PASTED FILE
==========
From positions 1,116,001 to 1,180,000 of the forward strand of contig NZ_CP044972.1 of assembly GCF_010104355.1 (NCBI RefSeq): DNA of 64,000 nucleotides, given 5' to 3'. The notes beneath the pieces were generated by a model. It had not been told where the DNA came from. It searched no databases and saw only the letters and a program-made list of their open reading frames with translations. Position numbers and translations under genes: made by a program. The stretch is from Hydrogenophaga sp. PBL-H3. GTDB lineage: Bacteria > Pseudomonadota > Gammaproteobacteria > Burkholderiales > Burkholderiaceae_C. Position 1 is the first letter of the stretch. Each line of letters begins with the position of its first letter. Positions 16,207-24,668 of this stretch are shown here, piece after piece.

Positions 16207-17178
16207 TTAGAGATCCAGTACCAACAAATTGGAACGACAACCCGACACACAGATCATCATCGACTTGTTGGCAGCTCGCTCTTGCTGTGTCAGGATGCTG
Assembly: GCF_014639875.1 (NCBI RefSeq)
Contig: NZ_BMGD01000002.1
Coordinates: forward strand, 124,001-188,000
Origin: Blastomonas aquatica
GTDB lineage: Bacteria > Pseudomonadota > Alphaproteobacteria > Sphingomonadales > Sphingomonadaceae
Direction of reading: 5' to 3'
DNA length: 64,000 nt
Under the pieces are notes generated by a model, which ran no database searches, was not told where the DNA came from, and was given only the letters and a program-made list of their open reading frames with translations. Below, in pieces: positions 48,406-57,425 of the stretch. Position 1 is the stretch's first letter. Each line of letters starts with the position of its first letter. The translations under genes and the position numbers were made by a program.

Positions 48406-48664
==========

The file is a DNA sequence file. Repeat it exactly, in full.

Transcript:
From positions 1,116,001 to 1,180,000 of the forward strand of contig NZ_CP044972.1 of assembly GCF_010104355.1 (NCBI RefSeq): DNA of 64,000 nucleotides, given 5' to 3'. The notes beneath the pieces were generated by a model. It had not been told where the DNA came from. It searched no databases and saw only the letters and a program-made list of their open reading frames with translations. Position numbers and translations under genes: made by a program. The stretch is from Hydrogenophaga sp. PBL-H3. GTDB lineage: Bacteria > Pseudomonadota > Gammaproteobacteria > Burkholderiales > Burkholderiaceae_C. Position 1 is the first letter of the stretch. Each line of letters begins with the position of its first letter. Positions 16,207-24,668 of this stretch are shown here, piece after piece.

Positions 16207-17178
16207 TTAGAGATCCAGTACCAACAAATTGGAACGACAACCCGACACACAGATCATCATCGACTTGTTGGCAGCTCGCTCTTGCTGTGTCAGGATGCTG
Assembly: GCF_014639875.1 (NCBI RefSeq)
Contig: NZ_BMGD01000002.1
Coordinates: forward strand, 124,001-188,000
Origin: Blastomonas aquatica
GTDB lineage: Bacteria > Pseudomonadota > Alphaproteobacteria > Sphingomonadales > Sphingomonadaceae
Direction of reading: 5' to 3'
DNA length: 64,000 nt
Under the pieces are notes generated by a model, which ran no database searches, was not told where the DNA came from, and was given only the letters and a program-made list of their open reading frames with translations. Below, in pieces: positions 48,406-57,425 of the stretch. Position 1 is the stretch's first letter. Each line of letters starts with the position of its first letter. The translations under genes and the position numbers were made by a program.

Positions 48406-48664